Another state-backed crackdown on the persistent Capitol protesters is likely to begin after April 1.
According to a “statement of scope for administrative rules and emergency rules,” obtained by The Capital Times Monday, the state is planning to promulgate emergency rules — a fast-tracked method to pass a new law quickly without public input — to once again define what sorts of permitted activities are allowed in the Capitol.
The statement of scope document was approved by Gov. Scott Walker Friday.
On Monday, Stephanie Marquis, a spokeswoman with the state Department of Administration, confirmed in an email that the department had submitted the scope statement to the Legislative Reference Bureau for drafting purposes and the new emergency rules would be issued sometime after April 1.
“It is not anticipated that the rule changes will have any new impact upon any person or group that follows the permit process,” Marquis said in the email.
She added that the intent of the new rules is to codify the current policy as well as update the rules in conformance with recent court rulings.
The scope document says the changes are needed because of the protests that began in 2011 in response to Walker’s ultimately successful effort to turn back collective bargaining rights for public employees.
“Beginning in February 2011, groups of persons began to occupy the Wisconsin State Capitol building without permits,” the document reads. “This included appropriating rooms and hallways in the Capitol building for purposes such as camping and storage of bulk supplies.”
It goes on to read: “Groups of persons continue to occupy rooms in the Wisconsin State Capitol building without permits, including the Capitol rotunda. These groups constitute an exception to the norm … It is imperative that the department continue to gain greater compliance from user groups in order to protect public safety and welfare.”
The statement of scope says among the objectives of the new rules is to codify the permit process, define such terms as “event” and “exhibit,” and clarify that “even common materials can pose a hazard when used or deployed in a hazardous manner.”
The document also discusses the possibility of closing the Capitol as a public forum, mirroring policies at the U.S. Capitol and several state capitol buildings, but adds that the measure “is not recommended.”
Because the rule changes are being proposed as an emergency rule, they do not need legislative approval, which means no public hearing will be held on the changes before they become law.
“One thing that should be abundantly clear, even to the most casual observer, is this is an administration that is utterly contemptuous of the public,” says Bob Jambois, who is representing several of the protesters who have been cited. “They don’t care what the public has to say.”
One of the prime targets of an attempted crackdown that began last summer has been the Solidarity Singers, who have conducted noon-time singalongs in the Capitol rotunda every Monday through Thursday for the last two years to skewer Walker and other Republican leaders in song.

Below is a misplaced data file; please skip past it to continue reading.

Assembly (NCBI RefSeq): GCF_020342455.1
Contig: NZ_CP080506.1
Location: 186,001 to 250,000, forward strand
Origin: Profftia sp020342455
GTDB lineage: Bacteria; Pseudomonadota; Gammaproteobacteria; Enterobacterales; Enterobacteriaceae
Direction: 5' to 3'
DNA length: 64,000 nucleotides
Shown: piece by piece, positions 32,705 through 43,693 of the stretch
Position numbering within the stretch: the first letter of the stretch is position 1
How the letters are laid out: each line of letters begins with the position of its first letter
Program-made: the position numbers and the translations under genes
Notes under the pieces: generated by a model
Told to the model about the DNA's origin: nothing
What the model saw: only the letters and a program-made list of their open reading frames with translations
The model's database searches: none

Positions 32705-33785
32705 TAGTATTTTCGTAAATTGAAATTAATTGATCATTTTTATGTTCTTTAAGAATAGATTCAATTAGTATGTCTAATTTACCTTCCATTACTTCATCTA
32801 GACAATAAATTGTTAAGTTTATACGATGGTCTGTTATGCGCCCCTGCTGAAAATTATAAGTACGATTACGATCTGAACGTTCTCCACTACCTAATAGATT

The proposal for new rules comes after state Department of Justice prosecutors dismissed some 70 citations against protesters for holding signs, for participating in the singalong, or for creating a hazard by draping banners over the rotunda balcony.
In all, about 125 citations have been issued to protesters, since mid-September, none of them successfully prosecuted. The remaining ones are those issued to people who conducted the singalong.
That includes Brandon Barwick, who has been cited 22 times for conducting the singalong, and Nancy Julien, a 69-year-old retired nurse instructor, who was cited once. Those cases are still tied up in court.
For the first time Monday, one citation was thrown out by a judge, Jambois said. Dane County Circuit Judge William Hanrahan dismissed a citation against local architect Ed Kuharski, who was cited in September for displaying a pamphlet in the Capitol.
The citations are the result of a change in command that occurred July 23 when David Erwin became the Capitol Police chief and instituted a much tougher approach to the protesters.
“It has been a colossal failure,” says Rep. Chris Taylor, D-Madison. “They should have left the rules alone, but instead they have brought in a police chief that wants to hit a fly with a baseball bat.”
Taylor has been one of the most critical voices against the ongoing efforts of the Walker administration to curtail free speech at the Capitol.
There have been a few disruptions blamed on a handful of Capitol protesters. The Solidarity Singers, a group made up mostly of current or retired public workers, have conducted their singalongs largely without incident. Erwin has demanded that the singers obtain a permit, but the group has refused.
The Department of Administration, however, says in the statement that the singers have disrupted a number of permitted events, “including, but not limited to, a Red Cross blood drive, a high school science exhibit, school group tours, general public tours, and legislative committee meetings and sessions.”
But Jambois says the singalong has taken place without incident for two years, so adopting an emergency rule at this point makes no sense.
According to state law, “an agency may promulgate a rule as an emergency rule without complying with the notice, hearing and publication requirements ... if preservation of the public peace, health, safety or welfare necessitates putting the rule into effect prior to the time it would take effect if the agency complied with the procedures.”
“What is the emergency that needs to be addressed for people coming to sing a song or people coming to hold up a sign,” asks Taylor. “This is really just a way to side-step the (rule-making) process and put rules in place that will further limit activity at the Capitol.”